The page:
“Do not work for the food that perishes, but for the food that endures for eternal life, which the Son of Man will give you,” Jesus told them. This triggered a conversation that eventually led Jesus to startle them: To find eternal life, the people must eat his flesh and drink his blood.

Jesus of course was symbolically using “eating” to stand for belief in his work to come on the cross. The idea that the cross can save us would have to be swallowed whole by those who seek salvation. The metaphor was too difficult, however—it smelled of cannibalism.

The conflict became even worse as Jesus switched verbs for what is usually translated as “eat” in English. As the Jewish leaders began to question what Jesus said, he began to use a verb that had connotations of “chewing” or “feeding on” his body, creating imagery akin to a wild animal working on its kill. (This change in verbs happens in verse 54.)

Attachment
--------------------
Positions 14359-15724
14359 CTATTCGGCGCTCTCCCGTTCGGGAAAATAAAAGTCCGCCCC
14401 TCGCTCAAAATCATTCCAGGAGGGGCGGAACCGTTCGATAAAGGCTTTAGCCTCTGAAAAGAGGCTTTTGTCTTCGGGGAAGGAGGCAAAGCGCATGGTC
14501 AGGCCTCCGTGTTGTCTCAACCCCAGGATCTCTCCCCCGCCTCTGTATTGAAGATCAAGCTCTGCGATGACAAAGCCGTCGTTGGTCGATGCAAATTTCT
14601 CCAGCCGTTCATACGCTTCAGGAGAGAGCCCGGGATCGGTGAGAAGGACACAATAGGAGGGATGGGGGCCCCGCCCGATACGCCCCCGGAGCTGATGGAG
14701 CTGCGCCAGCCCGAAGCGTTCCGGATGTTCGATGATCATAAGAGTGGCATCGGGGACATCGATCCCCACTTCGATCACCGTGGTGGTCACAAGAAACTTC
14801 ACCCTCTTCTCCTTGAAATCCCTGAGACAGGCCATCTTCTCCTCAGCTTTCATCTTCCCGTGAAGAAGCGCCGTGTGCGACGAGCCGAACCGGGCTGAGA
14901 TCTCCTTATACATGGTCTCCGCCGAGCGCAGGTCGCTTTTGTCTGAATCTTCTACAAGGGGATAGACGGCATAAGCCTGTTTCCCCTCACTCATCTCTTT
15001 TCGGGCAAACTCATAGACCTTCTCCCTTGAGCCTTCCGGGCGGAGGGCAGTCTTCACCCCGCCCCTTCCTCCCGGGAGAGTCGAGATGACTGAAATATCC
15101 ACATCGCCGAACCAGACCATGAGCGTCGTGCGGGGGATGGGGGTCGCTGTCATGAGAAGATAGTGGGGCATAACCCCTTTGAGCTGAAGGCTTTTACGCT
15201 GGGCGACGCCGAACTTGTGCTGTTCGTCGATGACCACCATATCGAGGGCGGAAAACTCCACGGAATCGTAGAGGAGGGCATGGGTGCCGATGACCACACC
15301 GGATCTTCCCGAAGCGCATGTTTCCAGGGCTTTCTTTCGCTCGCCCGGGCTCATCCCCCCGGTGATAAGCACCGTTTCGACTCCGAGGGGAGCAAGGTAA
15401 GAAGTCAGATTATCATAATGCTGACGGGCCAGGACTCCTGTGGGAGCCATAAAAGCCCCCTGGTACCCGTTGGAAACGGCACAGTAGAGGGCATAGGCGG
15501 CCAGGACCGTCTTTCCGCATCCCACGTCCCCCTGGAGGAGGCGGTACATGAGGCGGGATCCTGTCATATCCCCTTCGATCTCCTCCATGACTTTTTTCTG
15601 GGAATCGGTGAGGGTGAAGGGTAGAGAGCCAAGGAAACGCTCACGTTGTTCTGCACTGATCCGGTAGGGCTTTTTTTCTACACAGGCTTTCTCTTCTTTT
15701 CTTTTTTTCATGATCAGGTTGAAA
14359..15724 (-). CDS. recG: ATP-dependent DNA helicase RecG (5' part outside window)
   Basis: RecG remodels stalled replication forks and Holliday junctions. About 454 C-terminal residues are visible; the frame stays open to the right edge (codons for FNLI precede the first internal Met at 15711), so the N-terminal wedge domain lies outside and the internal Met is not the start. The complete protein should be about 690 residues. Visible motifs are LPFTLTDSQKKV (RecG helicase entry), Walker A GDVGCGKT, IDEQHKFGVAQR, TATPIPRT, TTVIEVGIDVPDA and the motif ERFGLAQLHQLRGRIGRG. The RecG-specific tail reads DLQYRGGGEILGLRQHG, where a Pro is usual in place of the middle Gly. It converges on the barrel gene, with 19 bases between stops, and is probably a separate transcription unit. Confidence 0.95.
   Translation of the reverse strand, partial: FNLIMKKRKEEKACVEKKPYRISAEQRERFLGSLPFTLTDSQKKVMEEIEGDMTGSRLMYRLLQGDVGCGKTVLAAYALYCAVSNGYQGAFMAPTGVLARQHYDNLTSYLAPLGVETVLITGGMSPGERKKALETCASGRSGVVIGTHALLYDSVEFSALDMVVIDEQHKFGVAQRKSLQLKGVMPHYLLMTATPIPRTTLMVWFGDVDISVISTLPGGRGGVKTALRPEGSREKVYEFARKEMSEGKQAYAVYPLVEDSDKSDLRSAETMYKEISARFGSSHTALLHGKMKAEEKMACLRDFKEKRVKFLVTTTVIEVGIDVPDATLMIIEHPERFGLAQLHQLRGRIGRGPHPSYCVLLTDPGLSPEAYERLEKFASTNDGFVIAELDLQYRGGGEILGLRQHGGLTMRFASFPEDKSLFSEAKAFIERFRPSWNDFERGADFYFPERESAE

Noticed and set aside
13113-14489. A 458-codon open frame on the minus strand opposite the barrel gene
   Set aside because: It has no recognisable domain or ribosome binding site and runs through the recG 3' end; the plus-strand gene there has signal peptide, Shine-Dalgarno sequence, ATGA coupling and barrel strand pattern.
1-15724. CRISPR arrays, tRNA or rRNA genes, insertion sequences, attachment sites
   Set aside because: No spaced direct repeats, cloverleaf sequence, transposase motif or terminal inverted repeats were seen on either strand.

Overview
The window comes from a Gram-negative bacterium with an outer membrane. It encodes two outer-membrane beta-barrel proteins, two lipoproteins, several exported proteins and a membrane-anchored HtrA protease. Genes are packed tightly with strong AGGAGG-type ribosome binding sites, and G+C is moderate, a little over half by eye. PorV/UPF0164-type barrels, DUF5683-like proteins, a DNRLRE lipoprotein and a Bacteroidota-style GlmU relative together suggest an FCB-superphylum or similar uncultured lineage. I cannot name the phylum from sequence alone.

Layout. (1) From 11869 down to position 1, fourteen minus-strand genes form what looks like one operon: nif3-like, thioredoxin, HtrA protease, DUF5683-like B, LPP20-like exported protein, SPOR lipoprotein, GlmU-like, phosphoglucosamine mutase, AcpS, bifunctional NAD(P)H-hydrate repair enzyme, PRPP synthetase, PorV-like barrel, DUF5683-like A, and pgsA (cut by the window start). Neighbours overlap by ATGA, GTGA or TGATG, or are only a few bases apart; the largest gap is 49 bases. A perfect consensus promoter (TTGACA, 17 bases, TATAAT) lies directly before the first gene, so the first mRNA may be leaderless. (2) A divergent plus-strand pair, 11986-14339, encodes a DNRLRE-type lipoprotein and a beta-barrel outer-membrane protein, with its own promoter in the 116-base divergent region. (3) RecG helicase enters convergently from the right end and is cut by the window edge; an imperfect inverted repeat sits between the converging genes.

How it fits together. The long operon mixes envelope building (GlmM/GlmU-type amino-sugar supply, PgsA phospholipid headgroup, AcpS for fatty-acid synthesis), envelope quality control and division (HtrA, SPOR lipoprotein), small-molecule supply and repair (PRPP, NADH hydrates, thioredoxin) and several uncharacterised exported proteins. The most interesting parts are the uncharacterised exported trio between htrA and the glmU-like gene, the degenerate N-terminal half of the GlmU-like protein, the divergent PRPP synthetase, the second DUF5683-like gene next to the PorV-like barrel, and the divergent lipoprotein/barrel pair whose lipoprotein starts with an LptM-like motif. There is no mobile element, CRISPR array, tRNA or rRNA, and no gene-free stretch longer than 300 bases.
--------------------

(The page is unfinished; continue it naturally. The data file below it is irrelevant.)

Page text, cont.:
Later, his disappointed disciples told Jesus, “This teaching is difficult; who can accept it?”

Even today, we can struggle with the connection Jesus was making between bread and body, a connection now best expressed as the link between communion and Christ’s crucifixion. His unrelenting metaphor draws us into the deepest mysteries surrounding how we are saved.

Some preachers will try to tell you that how we are saved by the cross is easy to understand, usually pointing to a model known as “penal substitutionary atonement.” This is the notion that God the Father simply vented his wrath on God the Son, rather than on us. I’m not very comfortable with this easy answer, however, particularly when I consider the varying explanations found in Scripture.

To me, the workings of the cross are mysteries to be embraced and then wrestled with all of our lives, accepting that we will not fully comprehend how God has saved us until we stand before our Savior in the resurrection. We are to chew on the idea, employing discipleship and in particular, the taking of communion, to meditate on this supreme event in history.